Small and Mid-Sized companies often face a resource gap that stands between the available capital and company goals. Maximizing assets and finding creative solutions are crucial to success.
Hamptons Group’s chairman and managing director Jeff Bartel believes agility, innovation, and strategic planning sets organizations apart. Bartel explains, “Be agile and innovate. Few small businesses or larger companies from a decade ago have survived and thrived without being agile to prepare for and predict what’s around the corner. Businesses must be vigilant in learning and exploring how to adapt to the unforeseen marketplace – the best of small businesses and companies help create those very changes and innovations in their product, services, and delivery.”
Agility and the ability to implement creative solutions are two characteristics that give small organizations an advantage when dealing with resource limitations.
A new generation of entrepreneurs is challenging the traditional approach to the 9 to 5 workday. Trends, including four-day workweeks, are gaining popularity and no longer exclusively the dominion of young and dynamic startups. Rethinking time management and strategically addressing tasks increases productivity and ensures that essential tasks are prioritized.
Outsourcing and delegating are also considerations concerning time management issues. Outsourcing work to resources that can effectively produce what is required in less time is often less expensive as well.
Investing in technology often makes significant differences in both time management and productivity. Automating repetitive processes such as lead nurturing, sales, customer service, and office management each contribute to bridging a time-management resource gap.
Capital And Cash Flow
Operating within limited financial resources is a reality for most small businesses. Strategic planning and the development of robust fiscal practices address this common problem. Cash is king for most companies, so cashflow must be a top priority. Costs must be cut, sales must be made, and customers must pay what they owe so your company can stay on track.
Optimizing Capital Utilization And Cash Flow
The length of a business’s working capital cycle determines how long it takes for processes to generate profit. Mapping the cycle and seeking opportunities to optimize results in shorter sequences allows for increased efficiency.
For example, a smart inventory management system provides insight into optimal quantities and timing for reordering. Predictive analytics leads to a more effective working capital cycle by reducing costs.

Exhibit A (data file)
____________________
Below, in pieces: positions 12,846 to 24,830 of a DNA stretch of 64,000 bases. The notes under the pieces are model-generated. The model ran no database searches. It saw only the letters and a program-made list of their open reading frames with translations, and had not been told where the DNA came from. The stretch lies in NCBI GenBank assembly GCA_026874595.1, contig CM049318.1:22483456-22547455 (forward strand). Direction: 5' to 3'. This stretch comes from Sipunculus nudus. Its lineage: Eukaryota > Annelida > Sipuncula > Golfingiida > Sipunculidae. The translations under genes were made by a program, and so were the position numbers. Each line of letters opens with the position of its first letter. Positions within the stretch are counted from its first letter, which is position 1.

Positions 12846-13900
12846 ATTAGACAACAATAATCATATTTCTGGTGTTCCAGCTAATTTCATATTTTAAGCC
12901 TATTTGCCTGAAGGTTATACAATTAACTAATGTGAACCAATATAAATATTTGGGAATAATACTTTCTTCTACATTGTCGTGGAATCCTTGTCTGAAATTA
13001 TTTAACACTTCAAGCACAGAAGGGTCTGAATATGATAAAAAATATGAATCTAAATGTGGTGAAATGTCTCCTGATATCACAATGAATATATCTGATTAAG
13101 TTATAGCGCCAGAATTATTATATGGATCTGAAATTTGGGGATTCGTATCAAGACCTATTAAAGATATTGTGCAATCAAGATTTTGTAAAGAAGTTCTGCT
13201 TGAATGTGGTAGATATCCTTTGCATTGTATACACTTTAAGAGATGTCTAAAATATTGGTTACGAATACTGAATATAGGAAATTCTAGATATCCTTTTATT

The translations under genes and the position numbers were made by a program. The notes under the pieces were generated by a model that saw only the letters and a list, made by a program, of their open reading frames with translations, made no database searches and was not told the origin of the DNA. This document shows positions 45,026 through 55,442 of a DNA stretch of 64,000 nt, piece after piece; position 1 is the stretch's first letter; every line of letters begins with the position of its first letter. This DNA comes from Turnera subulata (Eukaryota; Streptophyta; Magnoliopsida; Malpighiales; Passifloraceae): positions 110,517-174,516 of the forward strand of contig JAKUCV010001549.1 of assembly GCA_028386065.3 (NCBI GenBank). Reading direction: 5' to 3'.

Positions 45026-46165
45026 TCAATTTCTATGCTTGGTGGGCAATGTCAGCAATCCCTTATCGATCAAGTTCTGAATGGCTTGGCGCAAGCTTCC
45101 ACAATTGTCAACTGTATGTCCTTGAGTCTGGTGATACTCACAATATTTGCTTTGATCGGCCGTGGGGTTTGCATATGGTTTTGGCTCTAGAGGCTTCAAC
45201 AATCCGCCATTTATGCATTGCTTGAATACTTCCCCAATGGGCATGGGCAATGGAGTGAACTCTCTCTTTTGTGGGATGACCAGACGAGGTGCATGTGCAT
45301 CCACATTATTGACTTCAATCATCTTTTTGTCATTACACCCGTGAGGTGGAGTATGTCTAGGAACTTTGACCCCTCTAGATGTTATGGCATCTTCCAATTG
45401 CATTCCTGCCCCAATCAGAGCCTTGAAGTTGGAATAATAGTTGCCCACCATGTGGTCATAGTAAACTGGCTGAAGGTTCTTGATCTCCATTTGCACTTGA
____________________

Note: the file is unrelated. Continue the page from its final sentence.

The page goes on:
Owners also benefit by developing flexible partnerships with suppliers. Short-term order fulfillment improves reactivity and allows the company to function with limited inventory in stock. Additionally, negotiating accounts payable terms help with expense planning. Automating accounts receivables speeds up the collection process without requiring significant investment.
Lastly, it is crucial to track profits and identify best-selling products or top-performing channels in order to adopt a sound approach to making investment decisions. Analytics makes a significant difference by delivering actionable insights on optimizing asset use.
Securing Additional Resources
Securing additional capital supports growth and results in a stronger working capital cycle. A majority (70%) of small companies currently have outstanding debt. Loans and credit lines are viable capital acquisition strategies, but business owners need to consider their structure carefully.
A high ratio of debt to equity makes sense in the early development stages of a new venture or toward the start of an expansion stage. Equity financing is an alternative to consider for institutions in other growth phases.
An organization that is in a profitable stage of its existence could benefit from an IPO, while angel investors make sense if there is a strong potential for high returns. Mezzanine financing is a compromise between debt and equity financing that addresses challenges while reducing risks tied to high levels of debt.
Different options should be analyzed to determine the cost of capital and identify the most effective solution. Financing should be adapted to the organization’s growth stage. It is crucial to have a detailed strategy with clear performance milestones before moving on to the next acquisition round.
The Small Business Exception
While these institutions may have challenges that larger enterprises don’t, they still have some advantages. Small size means that implementing change isn’t as disruptive. This gives owners the opportunity to become early adopters and invest in new technology. It also allows them to cultivate a model with an emphasis on the human touch. Business owners should pursue this advantage by seeking team members with strong interpersonal skills and shaping processes that capitalize on these assets for the benefit of the company.
Small organizations also tend to inspire loyalty in their customers. A culture centered around positive values, a purpose-driven mission statement, and a strong emotional connection with their audience leads to loyalty, endorsement, and word-of-mouth marketing that support growth.
Scarcity is an ongoing challenge that will affect businesses at different stages of their development. Establishing effective processes that rely on analytics and seeking out the unique benefits of an organization’s small size are viable strategies for addressing resource gaps.